I don’t have time to go through a comparison of the two again, but my initial reaction was the same as Martinez, page 52:

‘In fact, when the prospector tells us his version and, pushed by the conman, also admits that he stole the dagger (something we never know for sure about the woodcutter) because he has so many children and so little money, we believe him to be basically an honest man. His version, in which the woman forces the men to fight by insulting them both, is now marked otu as the final, true version – we know what happened now, despite the preacher’s calm acceptance that we can’t ever know truth’.

From memory, the key differences at the end are:

1. We are told more quickly that the prospector lied about the dagger, and the other characters seem to consider this to be a blot on his character, not specifically something that casts doubt on his version of events. With the Woodcutter, his (possible) guilt in stealing the dagger is used by the Commoner to implicitly cast doubt on the veracity of his whole story.

2. The Preacher at the end seems to consider the facts of the case to be closed, unlike the Rashomon priest, who seemed just as disturbed by the Woodcutters account as the others. There seems a subtle change whereby in the end the Woodcutter saves the priests faith in humanity by carrying out an act of goodness, whereas the Prospector comes clean to add veracity to his account, to prove he is the most honest of all the witnesses.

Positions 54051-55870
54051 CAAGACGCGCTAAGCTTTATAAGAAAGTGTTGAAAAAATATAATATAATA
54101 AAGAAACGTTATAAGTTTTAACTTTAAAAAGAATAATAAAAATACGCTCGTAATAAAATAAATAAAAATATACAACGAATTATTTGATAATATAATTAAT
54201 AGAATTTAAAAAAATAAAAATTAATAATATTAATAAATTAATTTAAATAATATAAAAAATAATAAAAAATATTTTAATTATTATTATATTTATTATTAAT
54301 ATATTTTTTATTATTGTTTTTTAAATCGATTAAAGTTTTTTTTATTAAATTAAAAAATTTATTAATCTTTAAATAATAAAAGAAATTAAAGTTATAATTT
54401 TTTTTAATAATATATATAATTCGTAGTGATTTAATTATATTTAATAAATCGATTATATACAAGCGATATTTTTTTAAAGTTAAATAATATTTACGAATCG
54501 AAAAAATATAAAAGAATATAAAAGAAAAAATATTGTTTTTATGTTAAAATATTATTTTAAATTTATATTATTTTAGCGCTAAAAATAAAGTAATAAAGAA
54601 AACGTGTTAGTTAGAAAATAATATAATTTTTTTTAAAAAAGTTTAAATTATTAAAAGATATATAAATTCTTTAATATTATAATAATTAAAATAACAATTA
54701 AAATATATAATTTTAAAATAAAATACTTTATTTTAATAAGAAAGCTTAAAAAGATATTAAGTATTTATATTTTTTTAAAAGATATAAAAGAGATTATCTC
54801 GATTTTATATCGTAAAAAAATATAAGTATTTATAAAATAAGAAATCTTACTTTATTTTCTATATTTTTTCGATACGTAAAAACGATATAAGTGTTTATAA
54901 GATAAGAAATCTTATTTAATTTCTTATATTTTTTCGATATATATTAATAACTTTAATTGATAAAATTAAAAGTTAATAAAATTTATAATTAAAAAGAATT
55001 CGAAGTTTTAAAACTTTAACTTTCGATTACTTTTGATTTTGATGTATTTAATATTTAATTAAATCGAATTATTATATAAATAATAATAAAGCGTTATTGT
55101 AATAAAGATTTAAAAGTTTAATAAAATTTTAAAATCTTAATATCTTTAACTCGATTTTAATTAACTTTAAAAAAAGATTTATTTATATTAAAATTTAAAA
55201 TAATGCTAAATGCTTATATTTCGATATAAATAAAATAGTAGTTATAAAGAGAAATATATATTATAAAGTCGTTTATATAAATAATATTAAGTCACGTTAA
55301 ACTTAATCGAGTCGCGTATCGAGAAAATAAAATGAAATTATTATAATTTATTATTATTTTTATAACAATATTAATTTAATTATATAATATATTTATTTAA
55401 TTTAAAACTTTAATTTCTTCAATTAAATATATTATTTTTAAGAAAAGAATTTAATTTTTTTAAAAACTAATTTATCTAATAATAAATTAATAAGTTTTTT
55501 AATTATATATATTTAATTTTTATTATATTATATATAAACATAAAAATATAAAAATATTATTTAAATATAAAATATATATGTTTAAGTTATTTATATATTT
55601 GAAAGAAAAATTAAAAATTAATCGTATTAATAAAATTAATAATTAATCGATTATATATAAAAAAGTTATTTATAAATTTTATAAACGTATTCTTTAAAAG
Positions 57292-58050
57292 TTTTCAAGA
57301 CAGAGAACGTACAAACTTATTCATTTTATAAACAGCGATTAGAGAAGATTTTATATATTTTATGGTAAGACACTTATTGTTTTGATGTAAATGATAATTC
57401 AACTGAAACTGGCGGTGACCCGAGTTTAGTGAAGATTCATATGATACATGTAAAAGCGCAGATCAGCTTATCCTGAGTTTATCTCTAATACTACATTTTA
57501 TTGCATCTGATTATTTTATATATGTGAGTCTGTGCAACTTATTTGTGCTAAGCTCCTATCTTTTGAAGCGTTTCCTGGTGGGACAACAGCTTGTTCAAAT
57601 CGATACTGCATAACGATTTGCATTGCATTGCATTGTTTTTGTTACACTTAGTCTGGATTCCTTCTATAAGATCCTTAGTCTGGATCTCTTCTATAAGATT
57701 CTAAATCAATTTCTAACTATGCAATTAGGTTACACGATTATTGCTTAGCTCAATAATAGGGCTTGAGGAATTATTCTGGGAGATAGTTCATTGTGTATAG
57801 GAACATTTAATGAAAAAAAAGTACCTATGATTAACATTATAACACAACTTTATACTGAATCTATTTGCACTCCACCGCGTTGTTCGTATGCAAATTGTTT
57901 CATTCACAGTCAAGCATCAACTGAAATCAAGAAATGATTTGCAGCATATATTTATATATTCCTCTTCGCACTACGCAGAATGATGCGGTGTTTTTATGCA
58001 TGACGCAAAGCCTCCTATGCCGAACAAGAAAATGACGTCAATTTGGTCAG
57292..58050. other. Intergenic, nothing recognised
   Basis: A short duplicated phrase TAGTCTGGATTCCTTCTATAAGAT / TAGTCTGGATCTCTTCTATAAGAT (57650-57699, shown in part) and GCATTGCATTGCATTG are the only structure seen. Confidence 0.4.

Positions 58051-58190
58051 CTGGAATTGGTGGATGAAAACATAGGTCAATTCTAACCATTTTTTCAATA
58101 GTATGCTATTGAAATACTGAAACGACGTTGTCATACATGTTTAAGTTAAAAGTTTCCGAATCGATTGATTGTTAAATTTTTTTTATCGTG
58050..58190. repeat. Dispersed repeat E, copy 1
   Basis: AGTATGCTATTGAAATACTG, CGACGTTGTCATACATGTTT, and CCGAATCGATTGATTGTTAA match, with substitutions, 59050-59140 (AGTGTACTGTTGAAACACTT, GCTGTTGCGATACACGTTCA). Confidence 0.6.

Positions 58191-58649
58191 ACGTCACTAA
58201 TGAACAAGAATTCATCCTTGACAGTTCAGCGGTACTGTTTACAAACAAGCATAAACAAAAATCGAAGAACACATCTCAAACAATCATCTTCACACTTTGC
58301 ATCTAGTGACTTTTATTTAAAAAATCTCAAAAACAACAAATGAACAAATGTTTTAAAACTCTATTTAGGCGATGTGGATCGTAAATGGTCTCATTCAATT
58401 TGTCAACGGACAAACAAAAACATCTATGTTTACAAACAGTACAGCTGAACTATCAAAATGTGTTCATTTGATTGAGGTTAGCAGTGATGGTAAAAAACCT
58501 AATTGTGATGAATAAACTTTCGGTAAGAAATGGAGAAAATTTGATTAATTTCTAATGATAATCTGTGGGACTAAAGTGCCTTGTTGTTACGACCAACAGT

As Martinez points out, this means the Outrage firmly casts the blame for the events in the wood on the Wife, ensuring that of the three stereotypes (Mexican Bandit, effete Southern Gentleman, manipulative Southern Belle/White Trash), that of the hysterical, manipulative southern one is the one confirmed as ‘true’, opening the film to a far more misogynistic interpretation than Rashomon (Martinez takes issue with Mellens feminist criticism of the character of the Wife in Rashomon).